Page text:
The Truth About Giving Your Dog Pumpkin!

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You’ll be happy to hear that pumpkin is not only healthy for dogs but it also has very practical uses!

Putting aside the outstanding nutrition for a moment…

Pumpkin has an amazing ability to ease constipation, diarrhea and upset stomach. This veggie will settle down a tummy and it works for animals too.

Can I Give My Dog Pumpkin?That’s right! Pumpkin will add bulk to your dog’s stool. It’s a soothing, time-tested digestive tract remedy for both people and their pets.

By contrast, regular laxatives are too dangerous.

Your Dog Can Have Pumpkin

And there are times when it really comes in handy!

Just keep it natural. Serve pumpkin to your dog without any added seasonings.

Nummy Tum Tum is highly recommended because it is organic and specially formulated for pets.

FYI: Pumpkin pie filling will not achieve the same benefits.

Pumpkin a Secret Weapon

While wonderful you still don’t want to get carried away.

Feed pumpkin too often and it may not have the same positive effect on doggie digestion (when it’s really needed)!

Save this veggie for when this type of nourishment will have a super beneficial effect.

An occasional pumpkin treat works and you can simply mix some in with regular dog food.

Constipation And Diarrhea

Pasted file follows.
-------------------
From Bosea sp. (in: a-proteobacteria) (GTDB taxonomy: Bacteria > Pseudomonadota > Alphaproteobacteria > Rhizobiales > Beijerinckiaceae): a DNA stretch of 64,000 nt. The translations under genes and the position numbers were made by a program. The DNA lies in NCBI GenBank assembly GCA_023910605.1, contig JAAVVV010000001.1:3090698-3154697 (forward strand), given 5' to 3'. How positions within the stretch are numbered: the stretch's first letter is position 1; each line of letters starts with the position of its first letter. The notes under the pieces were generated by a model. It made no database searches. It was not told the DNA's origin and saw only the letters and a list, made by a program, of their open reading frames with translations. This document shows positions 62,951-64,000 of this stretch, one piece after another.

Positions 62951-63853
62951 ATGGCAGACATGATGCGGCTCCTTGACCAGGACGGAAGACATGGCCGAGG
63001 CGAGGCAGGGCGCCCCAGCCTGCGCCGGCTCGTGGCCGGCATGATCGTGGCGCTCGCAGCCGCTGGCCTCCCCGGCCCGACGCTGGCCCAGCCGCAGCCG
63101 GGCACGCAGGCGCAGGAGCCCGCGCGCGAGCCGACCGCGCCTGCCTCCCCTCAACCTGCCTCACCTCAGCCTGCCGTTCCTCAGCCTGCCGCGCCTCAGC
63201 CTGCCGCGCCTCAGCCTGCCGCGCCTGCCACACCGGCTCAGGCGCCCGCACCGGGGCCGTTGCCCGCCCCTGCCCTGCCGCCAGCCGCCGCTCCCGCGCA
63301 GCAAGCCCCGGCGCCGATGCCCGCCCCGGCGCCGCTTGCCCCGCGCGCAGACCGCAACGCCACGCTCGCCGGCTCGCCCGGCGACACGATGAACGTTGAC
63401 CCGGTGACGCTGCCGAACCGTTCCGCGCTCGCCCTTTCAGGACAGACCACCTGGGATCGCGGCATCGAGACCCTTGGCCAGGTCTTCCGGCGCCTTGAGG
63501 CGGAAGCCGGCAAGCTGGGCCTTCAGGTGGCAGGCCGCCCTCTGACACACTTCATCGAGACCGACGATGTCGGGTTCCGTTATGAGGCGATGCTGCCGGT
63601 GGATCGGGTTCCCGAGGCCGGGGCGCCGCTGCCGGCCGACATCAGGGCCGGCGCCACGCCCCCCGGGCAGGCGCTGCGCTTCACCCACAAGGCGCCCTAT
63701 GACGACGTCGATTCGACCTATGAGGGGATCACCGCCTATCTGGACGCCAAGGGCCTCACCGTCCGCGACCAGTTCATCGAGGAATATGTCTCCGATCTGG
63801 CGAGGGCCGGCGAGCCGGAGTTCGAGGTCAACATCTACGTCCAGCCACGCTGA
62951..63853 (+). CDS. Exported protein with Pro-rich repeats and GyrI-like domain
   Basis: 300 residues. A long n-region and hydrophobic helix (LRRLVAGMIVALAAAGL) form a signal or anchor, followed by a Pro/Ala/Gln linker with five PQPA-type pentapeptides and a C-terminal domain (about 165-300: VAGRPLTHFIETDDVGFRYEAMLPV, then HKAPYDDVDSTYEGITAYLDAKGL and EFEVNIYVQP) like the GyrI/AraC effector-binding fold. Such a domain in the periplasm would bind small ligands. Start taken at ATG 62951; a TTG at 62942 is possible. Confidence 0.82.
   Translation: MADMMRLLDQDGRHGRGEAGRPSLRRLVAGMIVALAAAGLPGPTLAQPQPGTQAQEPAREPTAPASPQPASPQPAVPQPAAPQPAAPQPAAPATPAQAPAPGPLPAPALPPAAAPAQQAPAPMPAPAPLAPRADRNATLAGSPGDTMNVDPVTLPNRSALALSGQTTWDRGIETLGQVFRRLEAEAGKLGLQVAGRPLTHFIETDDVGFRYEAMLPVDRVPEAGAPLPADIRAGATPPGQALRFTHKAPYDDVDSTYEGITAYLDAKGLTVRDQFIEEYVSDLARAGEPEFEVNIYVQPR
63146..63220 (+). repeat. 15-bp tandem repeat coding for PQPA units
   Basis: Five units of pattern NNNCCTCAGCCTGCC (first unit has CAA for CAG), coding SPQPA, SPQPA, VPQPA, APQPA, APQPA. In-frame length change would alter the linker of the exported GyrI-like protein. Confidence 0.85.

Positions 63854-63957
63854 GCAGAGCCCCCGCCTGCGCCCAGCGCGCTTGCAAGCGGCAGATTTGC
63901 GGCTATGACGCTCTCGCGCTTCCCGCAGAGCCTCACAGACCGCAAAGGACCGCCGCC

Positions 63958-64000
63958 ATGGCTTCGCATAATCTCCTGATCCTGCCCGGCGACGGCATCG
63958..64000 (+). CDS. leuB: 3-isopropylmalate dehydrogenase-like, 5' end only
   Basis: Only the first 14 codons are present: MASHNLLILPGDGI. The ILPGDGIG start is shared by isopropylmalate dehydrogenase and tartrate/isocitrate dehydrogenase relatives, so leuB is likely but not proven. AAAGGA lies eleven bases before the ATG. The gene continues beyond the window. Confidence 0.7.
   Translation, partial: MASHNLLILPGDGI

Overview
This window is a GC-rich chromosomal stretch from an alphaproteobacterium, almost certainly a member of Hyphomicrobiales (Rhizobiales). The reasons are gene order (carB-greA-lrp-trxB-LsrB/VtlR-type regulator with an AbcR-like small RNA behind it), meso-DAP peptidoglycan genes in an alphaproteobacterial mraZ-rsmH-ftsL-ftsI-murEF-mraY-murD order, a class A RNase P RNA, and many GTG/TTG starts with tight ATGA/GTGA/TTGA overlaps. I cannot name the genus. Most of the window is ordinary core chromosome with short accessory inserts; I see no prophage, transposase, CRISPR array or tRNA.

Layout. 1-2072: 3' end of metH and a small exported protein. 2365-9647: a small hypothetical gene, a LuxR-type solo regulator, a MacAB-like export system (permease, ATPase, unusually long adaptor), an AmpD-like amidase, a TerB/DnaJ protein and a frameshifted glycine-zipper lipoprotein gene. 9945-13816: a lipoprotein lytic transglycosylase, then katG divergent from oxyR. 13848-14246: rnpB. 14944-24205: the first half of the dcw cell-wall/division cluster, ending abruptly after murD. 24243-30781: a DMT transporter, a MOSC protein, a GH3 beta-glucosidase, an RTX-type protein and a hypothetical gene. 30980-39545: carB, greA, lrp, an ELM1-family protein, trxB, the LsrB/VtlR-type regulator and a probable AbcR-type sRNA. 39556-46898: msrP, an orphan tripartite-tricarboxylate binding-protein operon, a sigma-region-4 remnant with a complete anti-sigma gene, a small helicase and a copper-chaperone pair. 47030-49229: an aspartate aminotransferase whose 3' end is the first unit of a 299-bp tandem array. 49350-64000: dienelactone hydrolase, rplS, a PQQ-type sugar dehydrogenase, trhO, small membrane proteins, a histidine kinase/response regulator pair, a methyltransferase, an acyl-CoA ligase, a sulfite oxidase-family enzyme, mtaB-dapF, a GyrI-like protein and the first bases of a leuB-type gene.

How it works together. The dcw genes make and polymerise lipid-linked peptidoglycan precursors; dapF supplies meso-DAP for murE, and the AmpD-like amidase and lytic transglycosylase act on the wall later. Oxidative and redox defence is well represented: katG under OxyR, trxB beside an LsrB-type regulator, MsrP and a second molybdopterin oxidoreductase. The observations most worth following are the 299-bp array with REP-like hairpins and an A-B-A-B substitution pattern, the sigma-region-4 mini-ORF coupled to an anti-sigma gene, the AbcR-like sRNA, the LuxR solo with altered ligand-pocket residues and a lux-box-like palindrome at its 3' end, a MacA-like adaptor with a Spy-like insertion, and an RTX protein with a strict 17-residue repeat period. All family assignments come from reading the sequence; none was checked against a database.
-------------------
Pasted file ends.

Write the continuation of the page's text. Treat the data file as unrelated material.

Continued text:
Do you see your dog straining to go #2?

That is obviously a sign of constipation. Small droppings or hard and very dry stools are also symptoms.

Such problems can reduce your dog’s appetite (after all they’re backed up).

Pumpkin’s fiber and bulk can help a constipated dog.

In fact, you can just as effectively treat a case of diarrhea using pumpkin.

It cannot, however, ensure hydration during such a vulnerable time. Make sure your dog is getting enough water. Dehydration is a common cause of constipation.

A Weight Loss Winner

Besides digestion, pumpkin is an excellent diet regulator for weight loss.

It has the effect of making your dog feel more full than they really are!

Play The Waiting Game

When your dog is straining or experiencing loose stools that isn’t out of the ordinary or necessarily serious.

It will typically stabilize without any intervention and return to normal. By the time you give pumpkin (and it makes its way through your dog’s system) they may have been fine anyway.

So, pumpkin could give the illusion of great a remedy in action.

Sometimes you just don’t know.

Nevertheless, it can be useful.

When to Call Your Vet

Does your dog have recurring constipation or diarrhea? Has pumpkin not helped?

It’s time to call your vet!

They will determine the cause(s) of these lingering problems.